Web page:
I could write a litany of observations, meanings, and impressions of LaBute's screen writing and directorial debut product, "In the Company of Men" (ICM). I had seen the film a few years after it came out and, to be honest with everyone, because of my habit to gloss over a lot of things in years gone by, I really only extracted from the film what it superficially displayed: hardened corporate men doing cruel things. However, very recently I re-visited this film while it was making a glorific return via cable TV and am now more cognizant of the incredibly diverse layers of "psycho-dynamic dissection" one could perform on the characters, especially the main ones, of this film. Since then, I have written intently on various ICM message boards, trying to sort and clarify the incredible amount of controversy and confusion this film sometimes elicits. One thing is for sure: even though this film has been billed in various circles as being a comedy, nothing can be further from the truth. This piece is one of the purest dramatic character studies set on film - truly a masterpiece.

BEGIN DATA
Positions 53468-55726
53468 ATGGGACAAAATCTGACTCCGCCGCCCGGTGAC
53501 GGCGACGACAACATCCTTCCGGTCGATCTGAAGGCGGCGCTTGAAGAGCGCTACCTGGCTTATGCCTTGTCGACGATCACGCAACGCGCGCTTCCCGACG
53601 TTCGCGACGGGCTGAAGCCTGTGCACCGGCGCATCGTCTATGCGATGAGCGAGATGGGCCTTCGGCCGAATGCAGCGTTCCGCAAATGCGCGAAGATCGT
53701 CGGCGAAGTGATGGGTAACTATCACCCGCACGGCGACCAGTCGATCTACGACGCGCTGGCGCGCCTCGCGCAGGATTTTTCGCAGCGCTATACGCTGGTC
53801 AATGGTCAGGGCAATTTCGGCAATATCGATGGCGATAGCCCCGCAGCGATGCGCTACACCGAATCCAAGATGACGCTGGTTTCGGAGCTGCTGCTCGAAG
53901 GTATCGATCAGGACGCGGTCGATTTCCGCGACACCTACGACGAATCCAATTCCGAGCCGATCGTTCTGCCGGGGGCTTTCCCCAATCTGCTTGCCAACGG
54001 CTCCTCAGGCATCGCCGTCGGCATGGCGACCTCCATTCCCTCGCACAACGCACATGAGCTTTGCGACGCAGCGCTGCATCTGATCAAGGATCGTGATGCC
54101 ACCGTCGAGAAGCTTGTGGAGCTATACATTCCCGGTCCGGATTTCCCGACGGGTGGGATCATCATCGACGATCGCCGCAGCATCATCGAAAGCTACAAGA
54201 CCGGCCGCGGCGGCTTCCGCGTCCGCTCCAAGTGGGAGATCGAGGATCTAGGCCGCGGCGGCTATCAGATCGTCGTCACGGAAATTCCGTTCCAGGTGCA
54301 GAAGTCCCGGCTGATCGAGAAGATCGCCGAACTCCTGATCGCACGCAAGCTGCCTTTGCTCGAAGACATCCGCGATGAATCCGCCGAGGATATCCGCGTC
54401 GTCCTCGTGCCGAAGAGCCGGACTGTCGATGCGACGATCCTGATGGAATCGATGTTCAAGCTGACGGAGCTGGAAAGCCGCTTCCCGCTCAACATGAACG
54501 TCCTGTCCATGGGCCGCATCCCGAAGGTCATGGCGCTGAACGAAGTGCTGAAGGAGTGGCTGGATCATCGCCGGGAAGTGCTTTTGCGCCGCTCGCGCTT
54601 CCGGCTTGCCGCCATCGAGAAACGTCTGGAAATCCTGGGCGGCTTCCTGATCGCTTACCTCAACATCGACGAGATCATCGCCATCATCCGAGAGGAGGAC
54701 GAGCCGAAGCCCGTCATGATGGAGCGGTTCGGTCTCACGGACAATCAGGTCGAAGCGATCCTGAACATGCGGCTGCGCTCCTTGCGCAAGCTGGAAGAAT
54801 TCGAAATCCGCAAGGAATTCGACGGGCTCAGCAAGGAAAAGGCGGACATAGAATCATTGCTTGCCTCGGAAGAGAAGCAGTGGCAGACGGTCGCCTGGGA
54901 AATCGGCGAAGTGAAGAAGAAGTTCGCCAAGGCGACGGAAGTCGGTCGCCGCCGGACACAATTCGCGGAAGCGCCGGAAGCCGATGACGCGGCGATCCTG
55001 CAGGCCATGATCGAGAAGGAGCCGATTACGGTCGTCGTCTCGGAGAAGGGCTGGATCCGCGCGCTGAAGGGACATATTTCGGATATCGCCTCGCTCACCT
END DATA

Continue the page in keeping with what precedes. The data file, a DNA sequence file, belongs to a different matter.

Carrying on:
Many people can easily be turned off, even repulsed, by the "frat-like" shenanigans the two lead male characters attempt to pull off in the film. However, if you can get past this most superficial perception of the film, you will find, in a stepwise fashion, progressively deeper insights of how human behavior is successively governed by innate human needs and emotions. Many themes and messages should be easily conjured by the viewer of ICM including, to name a few, corruption of power, psychological control and manipulation, and the accountability and culpability of human behavior. People could debate ad nauseum who the most evil character of the film was - and interestingly, in a very uncharacteristic-of-a-film way, all would be right. The main characters presented in ICM are certainly flawed in various ways and certainly some have lost any semblance of a "societally acceptable" moral compass. LaBute goes to great lengths to make no bones about this; in fact, perhaps the only criticism I have of this film is that at points some the acting is a tad "over-the-top" but, in retrospect, I see now why this was necessary. I hope that people that get to watch this film (and, in my humble opinion, I believe every adult should watch this film, no matter what station in life they're at) will ultimately use this dynamic presentation to discern, at the most basic levels, what the human interactions portrayed in this film are all about.